An incinerator proposed for Rathcoole in Co Dublin would pose a serious risk to the health of locals and to the environment, according to an Irish scientist.
Joe McCarthy, a physicist and qualified engineer from Sandymount in Dublin, says the new plant mooted for Rathcoole would be larger than the controversial Ringsend incinerator.
The company behind the proposed plant, Energy Answers International (EAI), have based its design on a similar facility in the US which went on fire after an explosion last year.
EAI lodged an application for planning permission for the €200m thermal waste treatment plant at Behan's Quarry in Rathcoole near the N7 with An Bord Pleanála in May. EAI says the plant is the first of its kind in Ireland and will thermally treat 365,000 tonnes of non-hazardous municipal solid waste yearly.
Joe McCarthy, who has also campaigned against the Ringsend proposal, pointed out the Rathcoole incinerator would have the capacity to burn up to 730,000 tonnes of waste a year because EAI will build two incineration processing lines, each with a 365,000-tonne capability. EAI's environmental impact statement says they will only use one of the units at any one time. "I have no doubt in my mind that they will use both processing lines. They give no commercial reason why they have a fully redundant design," McCarthy said.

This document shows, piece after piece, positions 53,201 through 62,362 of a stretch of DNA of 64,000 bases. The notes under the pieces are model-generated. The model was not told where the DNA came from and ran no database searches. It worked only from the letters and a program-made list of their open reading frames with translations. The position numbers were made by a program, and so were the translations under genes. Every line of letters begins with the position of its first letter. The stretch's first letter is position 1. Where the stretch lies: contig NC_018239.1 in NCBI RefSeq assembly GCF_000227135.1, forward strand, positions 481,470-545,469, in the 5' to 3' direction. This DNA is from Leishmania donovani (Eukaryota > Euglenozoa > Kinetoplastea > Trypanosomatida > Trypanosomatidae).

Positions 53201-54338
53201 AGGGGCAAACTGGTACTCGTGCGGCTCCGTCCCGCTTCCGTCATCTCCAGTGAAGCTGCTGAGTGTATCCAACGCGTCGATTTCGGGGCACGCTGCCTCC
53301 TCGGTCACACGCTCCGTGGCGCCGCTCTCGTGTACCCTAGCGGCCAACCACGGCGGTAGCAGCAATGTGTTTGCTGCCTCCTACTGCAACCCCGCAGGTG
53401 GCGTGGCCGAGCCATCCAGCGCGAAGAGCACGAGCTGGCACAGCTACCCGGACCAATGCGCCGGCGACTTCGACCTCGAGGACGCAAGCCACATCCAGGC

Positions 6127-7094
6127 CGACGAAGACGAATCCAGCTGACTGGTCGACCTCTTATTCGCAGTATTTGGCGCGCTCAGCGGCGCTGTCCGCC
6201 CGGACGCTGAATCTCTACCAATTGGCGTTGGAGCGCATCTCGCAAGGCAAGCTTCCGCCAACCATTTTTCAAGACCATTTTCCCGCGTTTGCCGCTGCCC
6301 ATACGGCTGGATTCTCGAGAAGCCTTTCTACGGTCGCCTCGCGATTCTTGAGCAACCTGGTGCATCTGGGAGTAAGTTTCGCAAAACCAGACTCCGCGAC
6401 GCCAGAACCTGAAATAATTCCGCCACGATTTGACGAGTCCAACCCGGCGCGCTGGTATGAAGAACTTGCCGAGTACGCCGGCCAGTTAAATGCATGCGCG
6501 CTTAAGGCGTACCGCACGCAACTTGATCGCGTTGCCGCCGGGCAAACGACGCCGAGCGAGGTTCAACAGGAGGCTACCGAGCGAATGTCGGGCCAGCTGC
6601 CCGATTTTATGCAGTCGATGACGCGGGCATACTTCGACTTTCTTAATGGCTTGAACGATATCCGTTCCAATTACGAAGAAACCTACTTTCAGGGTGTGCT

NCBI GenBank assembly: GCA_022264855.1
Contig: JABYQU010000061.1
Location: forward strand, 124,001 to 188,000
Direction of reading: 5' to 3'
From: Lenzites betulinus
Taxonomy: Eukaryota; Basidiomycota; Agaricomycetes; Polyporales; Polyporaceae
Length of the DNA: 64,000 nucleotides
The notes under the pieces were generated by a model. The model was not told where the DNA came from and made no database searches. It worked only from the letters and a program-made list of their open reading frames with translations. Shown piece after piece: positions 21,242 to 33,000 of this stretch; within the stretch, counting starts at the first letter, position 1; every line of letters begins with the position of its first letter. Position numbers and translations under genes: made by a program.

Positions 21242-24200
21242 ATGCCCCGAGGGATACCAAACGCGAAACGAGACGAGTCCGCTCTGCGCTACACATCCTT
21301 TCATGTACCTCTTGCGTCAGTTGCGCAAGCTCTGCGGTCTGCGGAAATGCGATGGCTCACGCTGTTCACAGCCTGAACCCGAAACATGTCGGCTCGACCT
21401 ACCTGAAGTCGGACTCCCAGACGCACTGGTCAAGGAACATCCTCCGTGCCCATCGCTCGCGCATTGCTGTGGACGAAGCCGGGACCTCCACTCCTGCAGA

On 31 March 2007, an incinerator originally designed and built by EAI in Rochester, Massachusetts, caught fire after an explosion at the plant. The blaze took over 24 hours to extinguish. McCarthy said since the plant in Rochester opened in 1989 it has "consistently" exceeded acceptable EU levels for the emission of pollutants. "The incinerator will produce an enormous amount of particulate matter. This is tiny dust including dioxins and other harmful material but the particulate matter is more dangerous [to human health] than dioxins."
He also says the main chimney from the incinerator is not high enough to effectively disperse pollutants and could be a health hazard for some nearby residents.
EAI saya the plant would operate within the standards set down by the Environmental Protection Agency and the EU. "We have never exceeded the US levels acceptable for dioxins. Our history has been that we have met EU levels," he said. "We will absolutely meet EU standards and there won't be any violations of the standards here.
"I haven't seen any evidence... of any human health impact or deaths due to the combustion of waste." McCarthy added that the company had submitted a sophisticated model for the main chimneystack to the EPA, which takes into account "the topography of the land and the amount of material coming out of the stack".
The final decision by An Bord Pleanála on the facility is expected by the end of the year.